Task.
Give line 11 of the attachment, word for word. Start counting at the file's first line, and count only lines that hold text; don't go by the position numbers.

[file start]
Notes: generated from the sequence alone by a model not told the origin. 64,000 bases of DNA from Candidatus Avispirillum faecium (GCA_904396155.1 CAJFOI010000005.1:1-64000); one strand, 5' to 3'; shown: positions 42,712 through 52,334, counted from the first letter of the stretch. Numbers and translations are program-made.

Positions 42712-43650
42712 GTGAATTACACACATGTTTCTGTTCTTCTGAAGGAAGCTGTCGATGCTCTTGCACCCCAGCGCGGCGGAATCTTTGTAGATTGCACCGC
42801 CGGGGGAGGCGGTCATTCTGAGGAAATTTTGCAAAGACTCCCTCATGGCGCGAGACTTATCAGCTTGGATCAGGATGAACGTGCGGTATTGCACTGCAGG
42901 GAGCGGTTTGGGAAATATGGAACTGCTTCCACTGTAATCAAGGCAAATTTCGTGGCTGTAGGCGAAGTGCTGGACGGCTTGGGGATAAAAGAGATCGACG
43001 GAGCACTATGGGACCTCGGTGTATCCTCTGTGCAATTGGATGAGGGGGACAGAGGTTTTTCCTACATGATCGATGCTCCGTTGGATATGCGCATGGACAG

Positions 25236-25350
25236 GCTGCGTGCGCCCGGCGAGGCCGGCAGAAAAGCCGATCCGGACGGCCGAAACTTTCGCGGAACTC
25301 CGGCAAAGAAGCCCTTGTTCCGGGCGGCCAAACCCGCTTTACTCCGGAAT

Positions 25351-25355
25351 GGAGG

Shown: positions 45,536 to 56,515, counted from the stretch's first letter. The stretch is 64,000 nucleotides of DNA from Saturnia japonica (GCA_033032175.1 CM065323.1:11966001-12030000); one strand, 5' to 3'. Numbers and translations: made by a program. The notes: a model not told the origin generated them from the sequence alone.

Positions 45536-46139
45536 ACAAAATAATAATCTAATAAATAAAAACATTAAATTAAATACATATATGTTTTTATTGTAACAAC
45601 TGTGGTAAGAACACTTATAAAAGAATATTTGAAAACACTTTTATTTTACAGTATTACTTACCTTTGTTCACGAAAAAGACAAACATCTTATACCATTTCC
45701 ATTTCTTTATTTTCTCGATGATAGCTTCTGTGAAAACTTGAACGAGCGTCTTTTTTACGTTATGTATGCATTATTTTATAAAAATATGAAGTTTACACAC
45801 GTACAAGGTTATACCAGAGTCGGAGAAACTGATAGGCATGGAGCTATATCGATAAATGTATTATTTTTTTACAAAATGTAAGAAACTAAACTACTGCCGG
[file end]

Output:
25351 GGAGG